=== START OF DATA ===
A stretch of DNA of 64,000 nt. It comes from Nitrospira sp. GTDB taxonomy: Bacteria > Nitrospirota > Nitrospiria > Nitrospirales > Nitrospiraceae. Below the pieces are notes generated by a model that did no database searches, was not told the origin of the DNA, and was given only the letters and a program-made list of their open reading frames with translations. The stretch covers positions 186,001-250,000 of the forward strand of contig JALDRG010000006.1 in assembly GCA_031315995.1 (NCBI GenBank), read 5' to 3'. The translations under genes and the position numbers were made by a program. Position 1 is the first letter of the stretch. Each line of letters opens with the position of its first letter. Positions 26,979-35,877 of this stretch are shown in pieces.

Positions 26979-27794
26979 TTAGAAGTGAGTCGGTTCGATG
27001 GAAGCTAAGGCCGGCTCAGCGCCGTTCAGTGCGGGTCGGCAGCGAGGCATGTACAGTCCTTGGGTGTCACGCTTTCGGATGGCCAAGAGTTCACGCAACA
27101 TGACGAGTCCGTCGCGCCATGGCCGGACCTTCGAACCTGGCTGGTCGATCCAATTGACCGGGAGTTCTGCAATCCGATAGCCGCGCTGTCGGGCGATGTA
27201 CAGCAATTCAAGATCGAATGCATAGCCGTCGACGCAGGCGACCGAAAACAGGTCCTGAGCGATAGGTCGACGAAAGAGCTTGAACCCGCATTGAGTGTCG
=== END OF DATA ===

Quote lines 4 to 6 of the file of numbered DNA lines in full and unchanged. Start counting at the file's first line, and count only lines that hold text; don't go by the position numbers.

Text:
27001 GAAGCTAAGGCCGGCTCAGCGCCGTTCAGTGCGGGTCGGCAGCGAGGCATGTACAGTCCTTGGGTGTCACGCTTTCGGATGGCCAAGAGTTCACGCAACA
27101 TGACGAGTCCGTCGCGCCATGGCCGGACCTTCGAACCTGGCTGGTCGATCCAATTGACCGGGAGTTCTGCAATCCGATAGCCGCGCTGTCGGGCGATGTA
27201 CAGCAATTCAAGATCGAATGCATAGCCGTCGACGCAGGCGACCGAAAACAGGTCCTGAGCGATAGGTCGACGAAAGAGCTTGAACCCGCATTGAGTGTCG